Nationals

Bama must come back to earth with Aggies coming

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Bama must come back to earth with Aggies coming

TUSCALOOSA, Ala. (AP) Nick Saban doesn't waive his 24-hour celebration rule even after dramatic, last-minute wins that rescue No. 1 Alabama's hopes for a national title.

Maybe especially after them.

The Crimson Tide coach quickly cautioned his players not to let the emotions of that 21-17 victory overshadow the next big challenge. There's little time to celebrate when No. 15 Texas A&M's high-flying offense is coming to town.

``We've got to forget about this last game,'' Saban said on Monday. ``We've got to move on. I told the players that right after the game. I think they have a lot of respect for this team. It'd be pretty difficult not to respect this team based on their body of work and what they've accomplished this season.''

The Aggies (7-2, 4-2 Southeastern Conference) appear to represent the last real obstacle between the Tide and a perfect regular season, barring a gargantuan upset. A win sends Alabama (9-0, 6-0) into the SEC championship game against either No. 5 Georgia or No. 7 Florida.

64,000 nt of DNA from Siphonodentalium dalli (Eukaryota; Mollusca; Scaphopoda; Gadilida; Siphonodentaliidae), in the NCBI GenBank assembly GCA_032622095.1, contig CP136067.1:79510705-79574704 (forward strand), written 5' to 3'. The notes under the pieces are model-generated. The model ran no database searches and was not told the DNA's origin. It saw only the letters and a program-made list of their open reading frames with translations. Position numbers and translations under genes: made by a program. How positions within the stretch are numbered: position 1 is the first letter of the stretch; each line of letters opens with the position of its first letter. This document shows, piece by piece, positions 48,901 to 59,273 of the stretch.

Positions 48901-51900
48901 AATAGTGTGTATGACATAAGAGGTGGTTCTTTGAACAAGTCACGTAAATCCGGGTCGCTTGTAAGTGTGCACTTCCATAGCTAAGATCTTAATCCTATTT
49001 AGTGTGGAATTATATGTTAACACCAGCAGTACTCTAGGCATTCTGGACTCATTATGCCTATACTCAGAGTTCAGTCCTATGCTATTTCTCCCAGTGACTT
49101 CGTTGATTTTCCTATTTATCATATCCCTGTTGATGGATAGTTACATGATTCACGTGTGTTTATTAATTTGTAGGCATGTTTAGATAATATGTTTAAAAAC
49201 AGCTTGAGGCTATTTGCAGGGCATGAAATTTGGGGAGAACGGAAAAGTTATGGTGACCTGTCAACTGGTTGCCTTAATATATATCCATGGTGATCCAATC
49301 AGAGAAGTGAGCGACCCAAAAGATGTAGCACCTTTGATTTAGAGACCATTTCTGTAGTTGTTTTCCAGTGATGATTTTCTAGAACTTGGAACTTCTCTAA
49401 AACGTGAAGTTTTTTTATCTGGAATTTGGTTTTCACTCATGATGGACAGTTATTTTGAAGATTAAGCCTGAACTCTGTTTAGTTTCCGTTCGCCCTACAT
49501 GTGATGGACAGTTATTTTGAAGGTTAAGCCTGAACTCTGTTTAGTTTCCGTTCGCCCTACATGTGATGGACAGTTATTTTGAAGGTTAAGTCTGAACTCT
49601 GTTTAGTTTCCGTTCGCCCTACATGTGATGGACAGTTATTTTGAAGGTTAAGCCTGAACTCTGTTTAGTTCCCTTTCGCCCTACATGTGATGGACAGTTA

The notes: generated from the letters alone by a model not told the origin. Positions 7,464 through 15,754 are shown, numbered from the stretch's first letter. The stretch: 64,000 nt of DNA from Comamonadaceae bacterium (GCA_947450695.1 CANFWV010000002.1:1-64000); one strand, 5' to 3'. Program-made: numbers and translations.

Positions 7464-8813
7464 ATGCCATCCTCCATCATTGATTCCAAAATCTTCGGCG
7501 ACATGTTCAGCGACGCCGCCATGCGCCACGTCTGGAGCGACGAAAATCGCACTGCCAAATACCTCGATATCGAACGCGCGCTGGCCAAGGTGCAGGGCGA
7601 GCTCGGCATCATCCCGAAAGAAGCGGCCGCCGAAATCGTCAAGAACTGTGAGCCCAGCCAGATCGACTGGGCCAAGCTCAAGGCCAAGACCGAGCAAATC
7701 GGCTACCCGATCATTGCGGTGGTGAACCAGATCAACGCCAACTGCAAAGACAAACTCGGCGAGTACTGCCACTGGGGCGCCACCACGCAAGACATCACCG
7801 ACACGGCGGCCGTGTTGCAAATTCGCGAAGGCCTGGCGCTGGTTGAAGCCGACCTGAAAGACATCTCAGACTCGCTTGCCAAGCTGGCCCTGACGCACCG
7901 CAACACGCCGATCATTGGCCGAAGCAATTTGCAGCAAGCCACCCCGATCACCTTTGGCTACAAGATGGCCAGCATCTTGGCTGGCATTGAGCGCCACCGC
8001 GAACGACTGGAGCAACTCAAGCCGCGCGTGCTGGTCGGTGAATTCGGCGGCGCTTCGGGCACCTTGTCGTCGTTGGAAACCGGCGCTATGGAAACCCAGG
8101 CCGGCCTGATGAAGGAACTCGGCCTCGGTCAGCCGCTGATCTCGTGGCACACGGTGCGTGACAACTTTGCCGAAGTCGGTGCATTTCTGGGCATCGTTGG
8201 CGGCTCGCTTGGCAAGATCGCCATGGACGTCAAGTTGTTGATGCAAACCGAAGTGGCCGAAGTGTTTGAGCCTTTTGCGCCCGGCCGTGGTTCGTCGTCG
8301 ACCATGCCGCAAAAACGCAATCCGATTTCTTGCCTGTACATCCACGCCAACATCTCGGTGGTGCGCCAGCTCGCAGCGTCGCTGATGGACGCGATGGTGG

After this one, Bama faces FCS Western Carolina (1-9) and struggling rival Auburn (2-7). To win the West, Saban's team needs only to win one more SEC game. To compete for the national title, it probably needs to win out.

The Tide offense was sputtering badly until AJ McCarron led the team down the field before lofting a screen pass that T.J. Yeldon turned into a 28-yard touchdown with 51 seconds left. And Alabama had survived its first significant threat of the season.

Saban said games like that LSU ``can bring out either the best in you or the worst in you. It's all your choice.''

Linebacker C.J. Mosley said sticking to the rule of one day to savor a wins before moving on was no big deal.